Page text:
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The Complexity of the Retropubic Midurethral Sling

A Cognitive Task Analysis

Ackenbom, Mary F. MD, MSc*†; Littleton, Eliza B. PhD; Mahmud, Fizza MS; Sutkin, Gary MD, MBA

Female Pelvic Medicine & Reconstructive Surgery: May 6, 2019 - Volume Publish Ahead of Print - Issue - p
doi: 10.1097/SPV.0000000000000736
Original Article: PDF Only
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Objective The primary aim of this study was to use cognitive task analysis to expand the retropubic midurethral sling into smaller steps, reflecting a surgeon’s internal thought processes during the surgery.

Methods Two surgeons and a cognitive psychologist collaborated with expert urogynecologic surgeons in structured discussions and semistructured interviews, iteratively creating a list of clinical steps for the midurethral sling. They primarily considered 2 questions: (1) what action does the expert perform for this step, and (2) what information does the expert need to complete the step? We defined each additional piece of detail within a step as a microstep. The cognitive task analysis list was further reviewed by 4 external expert urogynecologic surgeons to obtain further detail. The process was repeated for every step until the maximum level of detail was reached. We used multiple methods to explore the relationship between microsteps and the cognitive load associated with various portions of the surgery.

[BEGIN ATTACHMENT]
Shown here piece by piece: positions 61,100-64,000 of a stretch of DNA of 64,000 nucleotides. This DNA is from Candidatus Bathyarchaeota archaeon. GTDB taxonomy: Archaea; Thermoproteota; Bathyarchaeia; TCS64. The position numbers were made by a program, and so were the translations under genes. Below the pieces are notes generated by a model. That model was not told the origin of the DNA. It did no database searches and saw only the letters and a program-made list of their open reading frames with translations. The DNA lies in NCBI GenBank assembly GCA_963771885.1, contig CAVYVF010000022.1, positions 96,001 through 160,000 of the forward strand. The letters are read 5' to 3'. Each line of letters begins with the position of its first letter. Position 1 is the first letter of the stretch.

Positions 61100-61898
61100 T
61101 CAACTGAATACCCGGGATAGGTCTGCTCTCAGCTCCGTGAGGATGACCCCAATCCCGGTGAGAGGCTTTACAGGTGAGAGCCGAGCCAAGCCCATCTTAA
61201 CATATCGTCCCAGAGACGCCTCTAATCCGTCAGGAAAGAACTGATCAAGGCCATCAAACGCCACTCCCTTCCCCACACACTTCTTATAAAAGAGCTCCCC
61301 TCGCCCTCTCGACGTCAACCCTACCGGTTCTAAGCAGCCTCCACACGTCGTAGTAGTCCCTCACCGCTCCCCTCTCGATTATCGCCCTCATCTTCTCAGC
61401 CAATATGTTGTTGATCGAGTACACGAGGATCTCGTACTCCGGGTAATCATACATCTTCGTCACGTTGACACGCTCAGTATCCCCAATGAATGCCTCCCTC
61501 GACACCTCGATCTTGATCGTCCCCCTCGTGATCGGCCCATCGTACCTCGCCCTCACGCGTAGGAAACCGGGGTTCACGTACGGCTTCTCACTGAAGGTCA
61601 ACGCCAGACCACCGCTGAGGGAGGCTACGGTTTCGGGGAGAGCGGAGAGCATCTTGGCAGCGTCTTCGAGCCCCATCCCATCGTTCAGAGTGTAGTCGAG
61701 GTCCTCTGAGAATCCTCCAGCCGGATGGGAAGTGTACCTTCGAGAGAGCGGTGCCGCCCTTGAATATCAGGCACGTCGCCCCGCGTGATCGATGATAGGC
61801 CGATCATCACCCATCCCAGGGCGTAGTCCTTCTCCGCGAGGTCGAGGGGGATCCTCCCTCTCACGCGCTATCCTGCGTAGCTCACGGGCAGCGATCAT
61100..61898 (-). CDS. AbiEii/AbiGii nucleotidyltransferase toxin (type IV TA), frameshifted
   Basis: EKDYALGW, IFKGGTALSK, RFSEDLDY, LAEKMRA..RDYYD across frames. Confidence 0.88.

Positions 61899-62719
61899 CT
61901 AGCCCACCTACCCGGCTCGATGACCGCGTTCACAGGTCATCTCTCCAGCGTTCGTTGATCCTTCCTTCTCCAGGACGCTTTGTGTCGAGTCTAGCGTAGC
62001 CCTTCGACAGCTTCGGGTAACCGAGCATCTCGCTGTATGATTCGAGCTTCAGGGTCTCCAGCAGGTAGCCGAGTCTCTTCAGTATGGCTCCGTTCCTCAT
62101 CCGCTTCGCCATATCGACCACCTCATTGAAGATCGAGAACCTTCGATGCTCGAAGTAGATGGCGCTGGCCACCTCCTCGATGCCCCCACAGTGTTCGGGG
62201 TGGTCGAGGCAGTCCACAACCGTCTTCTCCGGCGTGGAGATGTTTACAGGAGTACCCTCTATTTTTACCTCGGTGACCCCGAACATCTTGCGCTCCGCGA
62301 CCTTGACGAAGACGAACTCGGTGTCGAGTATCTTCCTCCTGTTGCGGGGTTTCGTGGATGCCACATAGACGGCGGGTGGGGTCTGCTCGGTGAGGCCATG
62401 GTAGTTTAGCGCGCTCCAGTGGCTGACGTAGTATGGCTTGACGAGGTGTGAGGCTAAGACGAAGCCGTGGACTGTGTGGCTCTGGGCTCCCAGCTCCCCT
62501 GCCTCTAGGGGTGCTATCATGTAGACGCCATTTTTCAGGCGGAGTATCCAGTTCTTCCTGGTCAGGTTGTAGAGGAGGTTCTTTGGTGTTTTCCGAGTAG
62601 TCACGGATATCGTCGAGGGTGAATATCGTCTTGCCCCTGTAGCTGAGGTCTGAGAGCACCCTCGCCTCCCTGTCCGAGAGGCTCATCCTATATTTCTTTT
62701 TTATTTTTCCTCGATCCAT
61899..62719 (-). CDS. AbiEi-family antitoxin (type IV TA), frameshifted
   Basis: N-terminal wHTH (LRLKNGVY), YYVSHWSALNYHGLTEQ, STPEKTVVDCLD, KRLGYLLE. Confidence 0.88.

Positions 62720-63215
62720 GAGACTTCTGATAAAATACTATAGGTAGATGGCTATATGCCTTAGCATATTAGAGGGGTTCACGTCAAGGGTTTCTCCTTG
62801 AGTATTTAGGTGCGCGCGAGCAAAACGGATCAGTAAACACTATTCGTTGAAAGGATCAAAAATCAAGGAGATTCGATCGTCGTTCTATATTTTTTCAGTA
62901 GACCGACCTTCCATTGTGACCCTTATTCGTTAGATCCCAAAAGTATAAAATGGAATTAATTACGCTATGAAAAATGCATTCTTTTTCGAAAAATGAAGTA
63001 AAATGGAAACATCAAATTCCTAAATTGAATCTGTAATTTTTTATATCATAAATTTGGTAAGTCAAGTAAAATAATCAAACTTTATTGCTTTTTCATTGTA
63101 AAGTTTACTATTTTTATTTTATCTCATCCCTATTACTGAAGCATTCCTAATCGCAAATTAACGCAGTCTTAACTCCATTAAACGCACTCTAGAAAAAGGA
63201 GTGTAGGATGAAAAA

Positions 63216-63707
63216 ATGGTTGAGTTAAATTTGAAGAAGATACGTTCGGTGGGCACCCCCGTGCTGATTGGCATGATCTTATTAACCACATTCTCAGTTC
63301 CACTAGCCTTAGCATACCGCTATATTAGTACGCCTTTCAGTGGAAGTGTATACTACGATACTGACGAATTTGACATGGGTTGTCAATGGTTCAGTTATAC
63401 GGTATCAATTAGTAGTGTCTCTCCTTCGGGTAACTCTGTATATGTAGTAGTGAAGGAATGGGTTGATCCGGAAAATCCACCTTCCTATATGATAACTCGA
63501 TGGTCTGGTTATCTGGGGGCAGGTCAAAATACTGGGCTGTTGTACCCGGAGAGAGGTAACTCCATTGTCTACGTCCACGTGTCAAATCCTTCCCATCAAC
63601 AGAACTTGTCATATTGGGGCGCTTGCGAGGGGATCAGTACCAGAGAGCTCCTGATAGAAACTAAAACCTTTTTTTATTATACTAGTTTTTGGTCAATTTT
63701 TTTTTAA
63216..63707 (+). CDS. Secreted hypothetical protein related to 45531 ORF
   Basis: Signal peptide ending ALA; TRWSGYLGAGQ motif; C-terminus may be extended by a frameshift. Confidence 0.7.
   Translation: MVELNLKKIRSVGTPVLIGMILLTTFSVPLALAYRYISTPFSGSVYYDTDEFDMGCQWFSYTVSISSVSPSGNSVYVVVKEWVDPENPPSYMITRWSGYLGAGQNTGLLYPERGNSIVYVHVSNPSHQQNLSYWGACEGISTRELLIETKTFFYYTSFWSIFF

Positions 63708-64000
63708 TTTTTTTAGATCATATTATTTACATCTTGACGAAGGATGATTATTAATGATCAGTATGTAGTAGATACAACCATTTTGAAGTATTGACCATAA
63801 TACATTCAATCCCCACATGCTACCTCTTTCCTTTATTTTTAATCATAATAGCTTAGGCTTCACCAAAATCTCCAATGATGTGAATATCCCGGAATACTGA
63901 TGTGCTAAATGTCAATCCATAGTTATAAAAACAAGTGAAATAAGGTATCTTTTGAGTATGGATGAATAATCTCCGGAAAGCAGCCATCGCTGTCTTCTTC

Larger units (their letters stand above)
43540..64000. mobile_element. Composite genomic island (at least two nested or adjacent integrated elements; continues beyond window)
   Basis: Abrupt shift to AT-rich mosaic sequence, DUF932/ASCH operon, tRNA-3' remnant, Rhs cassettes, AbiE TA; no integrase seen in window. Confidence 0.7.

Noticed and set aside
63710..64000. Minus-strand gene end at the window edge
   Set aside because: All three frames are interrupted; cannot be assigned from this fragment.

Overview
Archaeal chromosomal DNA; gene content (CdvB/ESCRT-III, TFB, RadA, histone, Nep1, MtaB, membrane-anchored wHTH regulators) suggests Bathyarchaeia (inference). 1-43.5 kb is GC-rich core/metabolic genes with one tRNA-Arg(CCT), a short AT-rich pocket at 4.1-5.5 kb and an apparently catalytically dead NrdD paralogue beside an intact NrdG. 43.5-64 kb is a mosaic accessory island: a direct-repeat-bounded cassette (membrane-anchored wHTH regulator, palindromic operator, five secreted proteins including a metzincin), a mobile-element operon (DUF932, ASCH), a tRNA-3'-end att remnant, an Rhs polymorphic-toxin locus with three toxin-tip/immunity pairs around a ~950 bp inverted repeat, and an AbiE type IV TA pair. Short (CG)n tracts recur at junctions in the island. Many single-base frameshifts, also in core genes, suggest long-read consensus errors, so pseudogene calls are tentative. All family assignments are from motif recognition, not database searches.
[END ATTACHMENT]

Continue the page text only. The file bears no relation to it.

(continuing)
Results Cognitive task analysis expanded the midurethral sling from 23 to 197 microsteps. Steps with the greatest number of microsteps included retropubic advancement with the trocar (19 microsteps) and ventral advancement of the trocar through the skin (17 microsteps).

Conclusions The retropubic midurethral sling is a complex surgery with multiple microsteps embedded within in each step. Identification of these steps can lead to strategies to minimize cognitive load encouraging both efficacy and safety. Surgical training interventions and competency assessment can be developed based on this content.

From the *Division of Urogynecology and Pelvic Reconstructive Surgery, Department of Obstetrics, Gynecology and Reproductive Sciences, Magee-Womens Hospital, University of Pittsburgh Medical Center;

University of Pittsburgh School of Medicine, Pittsburgh, Pennsylvania; and

Department of Obstetrics and Gynecology, University of Missouri–Kansas City School of Medicine, Kansas City, Missouri.

Correspondence: Mary F. Ackenbom, MD, MSc, 300 Halket St, Pittsburgh, PA 15213. E-mail: ackenbommf@upmc.edu.

The authors have declared they have no conflicts of interest.

The authors received no financial support.

Oral Presentation at Pelvic Floor Disorders Week, American Urogynecologic Society 37th Annual Scientific Meeting; Denver, Colorado; September 27–October 1, 2016.

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